Michelle Wie likely had the highest-profile spring break of any eighth-grader this weekend when she tied for ninth at the Nabisco Championship, the LPGA Tour's first major of the season.

At 13 years 5 months 17 days, Wie became the youngest player to make the cut for an LPGA tournament since Aree Song, who was just five months older when she accomplished the feat at this event three years ago.

Wie, whose tournament included a 6-under-par 66 in the third round, finished even par in the event to finish seven strokes behind winner Patricia Meunier-Lebouc.

"I think I played pretty well all day," Wie said after a final-round 76 on Sunday. "I think I played extra well on the third day, so I was really happy about that score."

Although LPGA regulations usually prohibit players younger than 18 from playing in its tournaments, Wie was able to play in the Nabisco after receiving a sponsor's exemption. She plans to play in the maximum six tournaments for players without LPGA Tour cards, and her next scheduled appearance will be in the Chick-fil-A Charity Championship, hosted by Nancy Lopez, April 25-27 in Stonebridge, Ga.

"She's a very talented young lady and brought a lot of excitement to this week's tournament," LPGA Commissioner Ty Votaw said. "From all the players' reactions to her, I'd have to say everyone who's encountered her this week has been very impressed with not only her golfing ability, but the person that she is, the support her mother and father have given her; she's just made a wonderful impression on everybody associated with this tournament."

Still, there are concerns about a player her age competing at the professional level.

Song said Dottie Pepper expressed sadness in 2000 when Song was unable to tell Karrie Webb, the other member of their threesome, where Song's adopted home town of Bradenton, Fla., was located.

"I just think it's so sad, my heart kind of broke for her," Pepper said.

Lopez, an LPGA Hall of Famer who has a teenage daughter, said she would not let her play on the tour at that age.

Wie has answered those concerns by saying, "I just want to challenge myself and see how good I am."

Song, who tied for 10th place in 2000, can relate to Wie's position.

"Everyone has different opinions whether it's good for a young person to come out here and play with so much attention," said Song, who has signed a letter of intent to attend the University of Florida beginning this fall. "As long as you really enjoy yourself, I think you'll be fine. It's important for Michelle to keep in mind it's a very long journey. She's only 13. You've got to remind yourself to keep having fun. That's the main part."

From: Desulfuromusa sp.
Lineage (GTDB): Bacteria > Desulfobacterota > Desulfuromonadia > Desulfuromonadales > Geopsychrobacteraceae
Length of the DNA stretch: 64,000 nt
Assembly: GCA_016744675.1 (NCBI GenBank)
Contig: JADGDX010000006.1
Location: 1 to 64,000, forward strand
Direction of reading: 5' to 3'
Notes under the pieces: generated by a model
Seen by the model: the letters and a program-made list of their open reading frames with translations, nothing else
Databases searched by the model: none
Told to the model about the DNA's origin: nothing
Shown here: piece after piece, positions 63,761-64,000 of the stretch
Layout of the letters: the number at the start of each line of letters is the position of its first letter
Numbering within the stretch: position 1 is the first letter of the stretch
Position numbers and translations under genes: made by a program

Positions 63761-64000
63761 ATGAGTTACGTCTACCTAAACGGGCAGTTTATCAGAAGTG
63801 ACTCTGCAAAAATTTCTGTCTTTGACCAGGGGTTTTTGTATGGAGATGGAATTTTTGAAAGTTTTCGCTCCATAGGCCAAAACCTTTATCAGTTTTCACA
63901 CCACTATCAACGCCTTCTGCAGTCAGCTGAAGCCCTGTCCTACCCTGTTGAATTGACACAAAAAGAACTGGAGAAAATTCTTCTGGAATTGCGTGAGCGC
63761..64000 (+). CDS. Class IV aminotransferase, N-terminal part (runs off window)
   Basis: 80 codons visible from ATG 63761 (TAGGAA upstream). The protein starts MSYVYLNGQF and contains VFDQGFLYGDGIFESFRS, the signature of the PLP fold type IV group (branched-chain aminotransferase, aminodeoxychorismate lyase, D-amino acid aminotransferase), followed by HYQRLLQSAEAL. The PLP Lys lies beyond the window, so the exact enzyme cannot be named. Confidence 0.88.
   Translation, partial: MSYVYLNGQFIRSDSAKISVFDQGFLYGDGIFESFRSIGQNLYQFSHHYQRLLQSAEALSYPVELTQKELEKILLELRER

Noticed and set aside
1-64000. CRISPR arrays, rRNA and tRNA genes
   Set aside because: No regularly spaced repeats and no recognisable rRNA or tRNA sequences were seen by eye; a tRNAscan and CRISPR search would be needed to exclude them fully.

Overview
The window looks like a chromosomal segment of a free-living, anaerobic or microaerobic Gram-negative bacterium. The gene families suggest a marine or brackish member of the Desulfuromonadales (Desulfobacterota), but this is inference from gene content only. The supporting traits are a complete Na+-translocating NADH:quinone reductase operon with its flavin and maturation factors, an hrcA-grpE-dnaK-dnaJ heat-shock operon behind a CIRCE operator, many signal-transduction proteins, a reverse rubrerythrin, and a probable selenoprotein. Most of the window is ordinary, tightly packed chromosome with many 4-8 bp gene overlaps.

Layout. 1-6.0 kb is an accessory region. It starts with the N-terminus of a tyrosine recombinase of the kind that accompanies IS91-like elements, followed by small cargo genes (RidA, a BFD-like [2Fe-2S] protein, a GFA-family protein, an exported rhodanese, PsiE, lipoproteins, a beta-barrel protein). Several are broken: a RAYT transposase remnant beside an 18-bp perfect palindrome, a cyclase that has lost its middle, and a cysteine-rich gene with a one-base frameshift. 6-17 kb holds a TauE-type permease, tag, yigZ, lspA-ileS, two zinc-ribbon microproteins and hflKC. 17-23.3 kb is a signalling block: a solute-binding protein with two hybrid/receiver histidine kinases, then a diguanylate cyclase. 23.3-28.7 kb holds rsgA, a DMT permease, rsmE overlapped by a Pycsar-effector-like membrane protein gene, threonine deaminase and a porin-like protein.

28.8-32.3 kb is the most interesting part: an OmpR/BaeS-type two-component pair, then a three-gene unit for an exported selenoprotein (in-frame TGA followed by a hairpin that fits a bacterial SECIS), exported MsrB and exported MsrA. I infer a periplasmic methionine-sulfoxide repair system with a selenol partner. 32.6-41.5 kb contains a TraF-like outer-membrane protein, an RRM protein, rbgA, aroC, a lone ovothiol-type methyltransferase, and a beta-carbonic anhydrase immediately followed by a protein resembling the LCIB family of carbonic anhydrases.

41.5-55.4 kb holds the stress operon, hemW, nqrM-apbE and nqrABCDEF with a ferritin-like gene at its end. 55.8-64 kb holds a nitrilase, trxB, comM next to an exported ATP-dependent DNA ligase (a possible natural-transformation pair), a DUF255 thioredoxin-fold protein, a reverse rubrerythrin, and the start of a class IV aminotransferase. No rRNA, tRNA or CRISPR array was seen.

Wie certainly had fun in the third round of the Nabisco, when her 66 in tied the lowest round by an amateur in an LPGA major. That score vaulted Wie into third place and the final group for the final round, playing with eventual champion Meunier-Lebouc and Annika Sorenstam, the world's top-ranked female golfer.

Sorenstam called Wie "very impressive."

"She has a great future ahead of her," Sorenstam said.

Wie has also drawn praise from a PGA Tour player.

"You watch her swing and say, 'That's normal.' Then you realize that she's only 13 and that's . . . that's unbelievable," Vijay Singh, who played in Wie's group during the Pro-Junior Golf Challenge at the Sony Open in January, told the Associated Press. "She plays like an 18-year-old. She's going to be a star."

Wie sought to join Singh in the Sony Open, but failed to qualify after shooting a 73 from the championship tees at Pearl Country Club, six strokes short of a playoff.

"There's a lot of guys who got beat by a 13-year-old girl," Andy Miller said after winning the qualifier.

Playing against male professionals is part of Wie's ambitious long-term goals. When asked before the tournament began where she saw herself in 10 years, the Honolulu resident responded, "I might go play LPGA full time, then after I get better, I might go to PGA."

In an interview session later, Wie said she hoped to play college golf for Stanford and her dream is to play in the Masters, which she said would come fastest by winning the U.S. Amateur Public Links Championship, whose winner receives an invitation to the Masters.

Wie, who is 5 feet 11, demonstrated her driving ability at the Nabisco by averaging 286.2 yards, the highest among any of the top-15 finishers. (Meunier-Lebouc averaged 251.6 yards and Sorenstam 280.4.)

"She's a power player," Song said.

Michelle Wie, 13, follows the flight of one of her tee shots. She finished ninth at the Nabisco.